This came up in code review at work in context of PHP and @ operator. However I want to try keep this in more generic form, since few question about it I found on SO got bogged down in technical specifics.

Accessing array field, which is not set, results in error message and is commonly handled by following logic (pseudo code):

if field value is set
   output field value

Code in question was doing it like:

start ignoring errors
output field value
stop ignoring errors

The reasoning for latter was that it's more compact and readable code in this specific case. I feel that those benefits do not justify misuse (IMO) of language mechanics.

  • Is such code is being "clever" in a bad way?

  • Is discarding possible error (for any reason) acceptable practice over explicitly handling it (even if that leads to more extensive and/or intensive code)?

  • Is it acceptable for programming operators to cross boundaries of intended use (like in this case using error handling for controlling output)?


I wanted to keep it more generic, but specific code being discussed was like this:

if ( isset($array['field']) ) {
    echo '<li>' . $array['field'] . '</li>';

vs the following example:

echo '<li>' . @$array['field'] . '</li>';
  • 4
    This reminds me of 1990s VB with On Error Resume Next. If something goes wrong don't ignore it. More serious errors await if ignored.
    – Jon Raynor
    Nov 17, 2011 at 21:51
  • Rarst asked this question without showing code examples after an offline debate with me and then expanded into a general use-case discussion which will cause people to answer the general case and not focus on the specific case so I posted another question about that specific use-case. Nov 17, 2011 at 22:46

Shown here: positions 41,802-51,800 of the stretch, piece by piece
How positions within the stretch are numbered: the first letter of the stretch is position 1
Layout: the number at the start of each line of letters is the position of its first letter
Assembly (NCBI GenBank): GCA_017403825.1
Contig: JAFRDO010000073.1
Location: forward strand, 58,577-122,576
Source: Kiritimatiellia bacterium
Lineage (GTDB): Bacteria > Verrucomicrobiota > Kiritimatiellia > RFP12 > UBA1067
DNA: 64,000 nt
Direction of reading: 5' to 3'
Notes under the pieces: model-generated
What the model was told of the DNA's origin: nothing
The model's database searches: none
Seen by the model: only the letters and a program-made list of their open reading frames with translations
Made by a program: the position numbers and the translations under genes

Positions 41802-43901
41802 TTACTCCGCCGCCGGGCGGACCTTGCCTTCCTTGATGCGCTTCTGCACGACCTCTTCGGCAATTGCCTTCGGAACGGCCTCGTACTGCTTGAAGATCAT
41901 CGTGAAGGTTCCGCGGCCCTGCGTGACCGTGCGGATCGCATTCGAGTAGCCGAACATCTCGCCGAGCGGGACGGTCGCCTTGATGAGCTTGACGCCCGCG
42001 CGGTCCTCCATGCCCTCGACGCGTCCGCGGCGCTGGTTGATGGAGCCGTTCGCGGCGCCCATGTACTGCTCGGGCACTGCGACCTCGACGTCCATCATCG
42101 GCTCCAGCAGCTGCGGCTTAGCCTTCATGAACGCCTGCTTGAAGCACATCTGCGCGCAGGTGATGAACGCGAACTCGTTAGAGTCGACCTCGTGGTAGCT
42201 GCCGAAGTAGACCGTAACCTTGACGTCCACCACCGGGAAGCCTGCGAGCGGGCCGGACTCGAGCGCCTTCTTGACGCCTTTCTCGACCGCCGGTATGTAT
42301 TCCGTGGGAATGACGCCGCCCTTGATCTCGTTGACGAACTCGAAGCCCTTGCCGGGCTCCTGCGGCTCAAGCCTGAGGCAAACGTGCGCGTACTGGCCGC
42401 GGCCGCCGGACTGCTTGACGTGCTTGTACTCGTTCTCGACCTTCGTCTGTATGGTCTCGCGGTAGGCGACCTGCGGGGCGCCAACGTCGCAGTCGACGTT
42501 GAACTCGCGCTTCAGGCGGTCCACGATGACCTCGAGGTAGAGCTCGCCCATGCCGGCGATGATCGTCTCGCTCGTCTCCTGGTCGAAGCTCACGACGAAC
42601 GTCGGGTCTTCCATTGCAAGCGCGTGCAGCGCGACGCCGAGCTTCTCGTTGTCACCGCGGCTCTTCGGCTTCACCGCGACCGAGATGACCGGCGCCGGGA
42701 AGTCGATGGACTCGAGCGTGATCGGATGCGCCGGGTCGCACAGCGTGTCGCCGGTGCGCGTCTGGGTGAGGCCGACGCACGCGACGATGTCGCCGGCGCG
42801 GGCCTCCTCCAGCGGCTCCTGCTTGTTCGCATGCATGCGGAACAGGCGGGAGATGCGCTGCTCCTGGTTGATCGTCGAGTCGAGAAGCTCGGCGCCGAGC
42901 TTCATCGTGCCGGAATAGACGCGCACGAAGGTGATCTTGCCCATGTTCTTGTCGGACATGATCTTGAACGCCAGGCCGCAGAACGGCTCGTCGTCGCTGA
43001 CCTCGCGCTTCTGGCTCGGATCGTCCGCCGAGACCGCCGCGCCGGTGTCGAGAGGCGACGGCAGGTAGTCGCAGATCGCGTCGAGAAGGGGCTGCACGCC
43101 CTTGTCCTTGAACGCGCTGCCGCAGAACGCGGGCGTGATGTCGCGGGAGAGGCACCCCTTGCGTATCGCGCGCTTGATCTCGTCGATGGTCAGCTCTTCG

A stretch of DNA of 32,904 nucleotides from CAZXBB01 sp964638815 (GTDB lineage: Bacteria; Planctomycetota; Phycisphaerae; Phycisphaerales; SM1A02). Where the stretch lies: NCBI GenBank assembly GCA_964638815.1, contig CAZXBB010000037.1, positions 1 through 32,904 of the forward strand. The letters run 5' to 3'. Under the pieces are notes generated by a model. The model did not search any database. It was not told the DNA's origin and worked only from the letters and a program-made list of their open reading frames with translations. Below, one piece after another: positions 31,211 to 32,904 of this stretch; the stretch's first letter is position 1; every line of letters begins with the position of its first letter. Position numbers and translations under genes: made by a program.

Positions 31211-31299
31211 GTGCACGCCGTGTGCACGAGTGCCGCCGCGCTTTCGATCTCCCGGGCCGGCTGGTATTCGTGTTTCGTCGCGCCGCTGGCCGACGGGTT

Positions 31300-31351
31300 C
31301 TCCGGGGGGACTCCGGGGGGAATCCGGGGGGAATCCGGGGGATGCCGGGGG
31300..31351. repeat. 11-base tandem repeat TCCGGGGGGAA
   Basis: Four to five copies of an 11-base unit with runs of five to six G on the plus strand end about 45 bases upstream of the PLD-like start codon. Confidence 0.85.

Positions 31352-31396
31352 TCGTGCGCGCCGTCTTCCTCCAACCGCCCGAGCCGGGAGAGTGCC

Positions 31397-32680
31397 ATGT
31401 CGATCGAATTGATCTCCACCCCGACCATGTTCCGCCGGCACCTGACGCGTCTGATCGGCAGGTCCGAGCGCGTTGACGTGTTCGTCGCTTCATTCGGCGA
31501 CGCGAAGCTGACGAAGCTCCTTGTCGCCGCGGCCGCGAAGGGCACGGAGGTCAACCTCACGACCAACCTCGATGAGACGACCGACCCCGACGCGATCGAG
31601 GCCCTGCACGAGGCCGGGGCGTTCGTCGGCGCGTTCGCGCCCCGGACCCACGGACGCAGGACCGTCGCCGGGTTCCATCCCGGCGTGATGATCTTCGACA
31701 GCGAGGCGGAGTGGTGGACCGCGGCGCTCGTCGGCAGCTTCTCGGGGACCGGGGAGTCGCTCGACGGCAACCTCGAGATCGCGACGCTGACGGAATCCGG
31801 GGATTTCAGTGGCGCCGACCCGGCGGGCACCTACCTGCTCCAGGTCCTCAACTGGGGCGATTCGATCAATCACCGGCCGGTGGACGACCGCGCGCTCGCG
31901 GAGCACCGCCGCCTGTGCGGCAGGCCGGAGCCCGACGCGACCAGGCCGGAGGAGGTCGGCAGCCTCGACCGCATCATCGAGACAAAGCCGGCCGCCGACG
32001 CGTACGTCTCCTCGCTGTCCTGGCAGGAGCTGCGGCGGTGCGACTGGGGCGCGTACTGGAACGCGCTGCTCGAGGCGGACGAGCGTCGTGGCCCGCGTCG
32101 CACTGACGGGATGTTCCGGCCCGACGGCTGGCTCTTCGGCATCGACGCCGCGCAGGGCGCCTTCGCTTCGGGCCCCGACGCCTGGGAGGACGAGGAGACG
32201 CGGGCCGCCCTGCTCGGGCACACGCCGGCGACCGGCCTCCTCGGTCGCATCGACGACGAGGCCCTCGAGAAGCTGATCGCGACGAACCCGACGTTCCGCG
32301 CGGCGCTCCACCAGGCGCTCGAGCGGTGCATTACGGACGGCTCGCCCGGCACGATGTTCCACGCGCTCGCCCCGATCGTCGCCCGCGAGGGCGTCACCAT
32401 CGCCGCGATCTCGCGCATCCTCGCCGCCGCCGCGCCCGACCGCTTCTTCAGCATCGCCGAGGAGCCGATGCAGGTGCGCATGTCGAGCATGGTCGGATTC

• @Rarst - The example you added was what triggered our debate but not what I would offer as a good example since we wouldn't want to emit <li></li>; a better example can be found here. Nov 17, 2011 at 23:24
  • @Jon -- this was sort of acceptable in VB as it was the only way to trap exceptions. The "On Error Resume Next, do something that might fail, On Error GoTo 0, Check for failure" pattern is roughly equivalent to "Try ... Catch" in better languages. Except for being massively error prone! Nov 18, 2011 at 4:21

2 Answers 2


It's an extremely bad habit:

  • Code is essentially un-testable: I can barely understand people that don't unit test, but altogether suppress errors?
  • It carries a performance penalty, something that's addressed in php5.4.
  • The operator will suppress critical errors, that lead to script exit (good luck finding that mistyped function name)

As for your specific questions:

Is such code is being "clever" in a bad way?

Yes it is, it's a prime example of being "clever". We're using a PHP_CodeSniffer pre-commit hook to detect such "cleverness".

Is discarding possible error (for any reason) acceptable practice over explicitly handling it (even if that leads to more extensive and/or intensive code)?

There is only one acceptable scenario for error suppression, and that's when your intention is to catch the error and throw an exception instead. Especially when you suppress a third party or undocumented function.

Is it acceptable for programming operators to cross boundaries of intended use (like in this case using error handling for controlling output)?

I've seen error suppression being used instead of isset, as discussed in this article. The performance penalty alone makes it a bad practice.

Update: It seems that MikeSchinkel took the time to verify if there's actually a performance hit when using error suppression, and it's a fairly significant one*:

It is slower, but not in all cases; the case where it exists it can be faster. Where it is slower it can be up to ~5 times slower, but typically more like ~3 times slower